14 August 2008

On Women and the Internet

This morning, the New York Times ran an article about women online, this time in the Technology section about advertising on women's sites.

I thought the article was well done, and I'm glad that it was placed where it was. (BTW - I get the whole logistics about the siloed section placements in the mainstream papers. We've been over this, so please let's not revisit that quagmire. I still think it's a crappy system. But that's not what this post is about.)

The article had a very balanced tone, was very business focused, and featured objective writing about the appeal of female-centric websites for advertisers wanting to reach this influential audience. Statistics and studies abound - see just a few results from Forrester here - about the influence and buying power of women in markets both online and off.

I do think there's tremendous value in segmenting gender demographics for marketing and branding purposes, because let's face it - men and women are different. And statistically speaking, we skew our interests toward certain things. Marketing and advertising have spent many, many millions of dollars on gender-focused campaigns for this very reason. And as far as social media goes, advertising dollars are shifting online, and in large part to women-centric sites.

The discussion on Plurk this morning, however, shifted gears a bit, and we started talking about women and the internet in general. How do they use it? Are the largest volume of them really using sites dedicated to fashion, food, or entertainment?

To wit: this question from my social media-savvy friend Deb from I Can't Keep Up:

Why not show how women participate online in other ways? I really struggle over this issue. I would rather see more evidence of women using the internet intellectually, professionally, and even for their sport. So maybe I just want to see something on women's participation in non-gender based sites. Then we would have an idea of women's impact overall.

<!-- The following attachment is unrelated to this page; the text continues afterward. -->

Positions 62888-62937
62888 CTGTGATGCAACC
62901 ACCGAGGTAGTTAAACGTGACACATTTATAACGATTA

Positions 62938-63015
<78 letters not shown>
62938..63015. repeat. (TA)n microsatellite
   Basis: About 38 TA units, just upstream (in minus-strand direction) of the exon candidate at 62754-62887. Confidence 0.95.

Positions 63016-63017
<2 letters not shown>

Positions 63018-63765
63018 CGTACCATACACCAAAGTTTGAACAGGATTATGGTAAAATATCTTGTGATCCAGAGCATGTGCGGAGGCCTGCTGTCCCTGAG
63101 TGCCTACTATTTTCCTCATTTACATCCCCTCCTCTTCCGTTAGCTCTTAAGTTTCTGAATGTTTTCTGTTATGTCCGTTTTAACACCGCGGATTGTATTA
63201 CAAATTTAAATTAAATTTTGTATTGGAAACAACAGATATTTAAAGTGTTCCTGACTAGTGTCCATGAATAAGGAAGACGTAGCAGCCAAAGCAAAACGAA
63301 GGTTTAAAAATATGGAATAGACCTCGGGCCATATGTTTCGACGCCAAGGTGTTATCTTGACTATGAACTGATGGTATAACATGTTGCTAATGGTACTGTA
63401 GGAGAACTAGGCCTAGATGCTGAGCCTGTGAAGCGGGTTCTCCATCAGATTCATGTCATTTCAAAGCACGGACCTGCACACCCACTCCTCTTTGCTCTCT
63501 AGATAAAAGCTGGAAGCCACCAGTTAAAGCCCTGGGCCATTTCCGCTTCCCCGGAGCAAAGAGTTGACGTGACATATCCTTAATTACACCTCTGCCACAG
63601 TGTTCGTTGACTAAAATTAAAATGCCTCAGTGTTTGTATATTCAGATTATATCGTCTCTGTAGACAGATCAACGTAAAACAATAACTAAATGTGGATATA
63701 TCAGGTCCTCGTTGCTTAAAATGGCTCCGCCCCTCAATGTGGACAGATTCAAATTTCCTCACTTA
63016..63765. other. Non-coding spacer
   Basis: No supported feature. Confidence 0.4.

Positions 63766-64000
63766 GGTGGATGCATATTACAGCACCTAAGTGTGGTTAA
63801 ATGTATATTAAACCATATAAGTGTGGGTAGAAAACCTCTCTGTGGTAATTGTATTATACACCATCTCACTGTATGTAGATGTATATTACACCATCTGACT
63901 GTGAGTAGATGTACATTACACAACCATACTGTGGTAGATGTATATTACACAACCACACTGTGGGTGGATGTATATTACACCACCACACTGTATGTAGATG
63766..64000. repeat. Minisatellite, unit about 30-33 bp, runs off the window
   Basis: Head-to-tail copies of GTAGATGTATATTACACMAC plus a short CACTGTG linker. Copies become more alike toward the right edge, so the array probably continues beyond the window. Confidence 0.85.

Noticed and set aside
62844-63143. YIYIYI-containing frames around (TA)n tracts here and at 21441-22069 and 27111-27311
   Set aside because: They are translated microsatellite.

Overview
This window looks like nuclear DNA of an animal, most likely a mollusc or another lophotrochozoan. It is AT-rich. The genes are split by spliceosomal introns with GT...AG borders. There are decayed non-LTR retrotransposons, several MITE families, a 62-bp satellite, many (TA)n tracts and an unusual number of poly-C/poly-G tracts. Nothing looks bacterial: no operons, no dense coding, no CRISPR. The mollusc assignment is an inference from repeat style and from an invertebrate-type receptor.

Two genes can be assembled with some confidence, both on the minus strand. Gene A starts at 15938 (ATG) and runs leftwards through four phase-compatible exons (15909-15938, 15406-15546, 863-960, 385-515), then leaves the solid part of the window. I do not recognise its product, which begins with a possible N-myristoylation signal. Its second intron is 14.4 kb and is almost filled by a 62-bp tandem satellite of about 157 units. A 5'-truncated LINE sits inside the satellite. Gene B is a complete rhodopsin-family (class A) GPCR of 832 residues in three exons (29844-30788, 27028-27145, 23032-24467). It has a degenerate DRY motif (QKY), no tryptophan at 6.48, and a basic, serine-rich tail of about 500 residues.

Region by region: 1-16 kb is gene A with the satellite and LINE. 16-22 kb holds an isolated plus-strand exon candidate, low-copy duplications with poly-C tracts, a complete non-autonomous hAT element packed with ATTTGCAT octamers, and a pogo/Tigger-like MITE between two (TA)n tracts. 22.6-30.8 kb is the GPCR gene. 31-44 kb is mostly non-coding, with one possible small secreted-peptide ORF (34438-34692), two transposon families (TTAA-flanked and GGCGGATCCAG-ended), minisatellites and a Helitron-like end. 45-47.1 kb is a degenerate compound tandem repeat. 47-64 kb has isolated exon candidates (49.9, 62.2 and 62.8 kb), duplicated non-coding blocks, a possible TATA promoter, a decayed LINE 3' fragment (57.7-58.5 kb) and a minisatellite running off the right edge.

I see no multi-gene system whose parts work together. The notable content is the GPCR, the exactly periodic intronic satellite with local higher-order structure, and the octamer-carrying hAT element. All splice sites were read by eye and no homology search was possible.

This report from Pew talks about how women are more likely to use the internet to foster their human connections with others. The popular blog Lip-Sticking talks about marketing to women online - and covers topics as diverse as entrepreneurship in Afghanistan, health and fitness, real estate, and technology (and yes, there are plenty of posts about fashion, family, and other traditionally female topics).

Personally, I don't frequent sites that are female-focused exclusively. I prefer to get my information from all across the web, and my tastes are probably not "traditionally" female. But oddly, I talk to a LOT of women who have similar interests to mine, and eschew destinations focused on lighter fare like fashion or celebrities. (For the record, I wholeheartedly endorse the work of bloggers like Dooce. 850,000 people read her blog - including me on occasion - which means she is unequivocably providing fun and at times irreverent content that people love. Great stuff, and the essence of building a community online.)

So, the big questions:

Am I just swimming in a fishbowl of other non-traditional women? Are we predisposed to dismiss "women's" sites simply because they're not our cup of tea, and are we missing something as a result? Are we too sensitive about the idea that women like to talk fashion, celebrities, and sex?

Does the impact of women online who don't target their activities based on their gender matter to the future of the internet and social media?